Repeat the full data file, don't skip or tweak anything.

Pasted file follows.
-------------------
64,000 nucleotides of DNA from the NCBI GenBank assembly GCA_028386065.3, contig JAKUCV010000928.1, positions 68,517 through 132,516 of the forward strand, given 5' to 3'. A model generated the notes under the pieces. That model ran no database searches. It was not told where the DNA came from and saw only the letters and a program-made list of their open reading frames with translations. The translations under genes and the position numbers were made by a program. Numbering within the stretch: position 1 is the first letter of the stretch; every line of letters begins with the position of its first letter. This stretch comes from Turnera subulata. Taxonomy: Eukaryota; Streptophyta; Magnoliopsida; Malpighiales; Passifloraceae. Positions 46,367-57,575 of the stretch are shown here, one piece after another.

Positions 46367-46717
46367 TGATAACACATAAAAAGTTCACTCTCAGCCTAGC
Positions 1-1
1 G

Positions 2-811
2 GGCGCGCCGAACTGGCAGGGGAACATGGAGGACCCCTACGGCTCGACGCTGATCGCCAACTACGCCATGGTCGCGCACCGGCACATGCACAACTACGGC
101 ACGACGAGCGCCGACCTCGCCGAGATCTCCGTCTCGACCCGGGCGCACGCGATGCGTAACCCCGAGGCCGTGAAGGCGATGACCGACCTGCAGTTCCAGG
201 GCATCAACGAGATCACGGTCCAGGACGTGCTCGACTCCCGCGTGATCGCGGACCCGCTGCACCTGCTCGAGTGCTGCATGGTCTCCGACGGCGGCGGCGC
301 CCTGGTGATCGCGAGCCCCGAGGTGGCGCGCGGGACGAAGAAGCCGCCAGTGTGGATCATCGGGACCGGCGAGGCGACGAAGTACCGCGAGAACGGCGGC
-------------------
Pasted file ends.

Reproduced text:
64,000 nucleotides of DNA from the NCBI GenBank assembly GCA_028386065.3, contig JAKUCV010000928.1, positions 68,517 through 132,516 of the forward strand, given 5' to 3'. A model generated the notes under the pieces. That model ran no database searches. It was not told where the DNA came from and saw only the letters and a program-made list of their open reading frames with translations. The translations under genes and the position numbers were made by a program. Numbering within the stretch: position 1 is the first letter of the stretch; every line of letters begins with the position of its first letter. This stretch comes from Turnera subulata. Taxonomy: Eukaryota; Streptophyta; Magnoliopsida; Malpighiales; Passifloraceae. Positions 46,367-57,575 of the stretch are shown here, one piece after another.

Positions 46367-46717
46367 TGATAACACATAAAAAGTTCACTCTCAGCCTAGC
Positions 1-1
1 G

Positions 2-811
2 GGCGCGCCGAACTGGCAGGGGAACATGGAGGACCCCTACGGCTCGACGCTGATCGCCAACTACGCCATGGTCGCGCACCGGCACATGCACAACTACGGC
101 ACGACGAGCGCCGACCTCGCCGAGATCTCCGTCTCGACCCGGGCGCACGCGATGCGTAACCCCGAGGCCGTGAAGGCGATGACCGACCTGCAGTTCCAGG
201 GCATCAACGAGATCACGGTCCAGGACGTGCTCGACTCCCGCGTGATCGCGGACCCGCTGCACCTGCTCGAGTGCTGCATGGTCTCCGACGGCGGCGGCGC
301 CCTGGTGATCGCGAGCCCCGAGGTGGCGCGCGGGACGAAGAAGCCGCCAGTGTGGATCATCGGGACCGGCGAGGCGACGAAGTACCGCGAGAACGGCGGC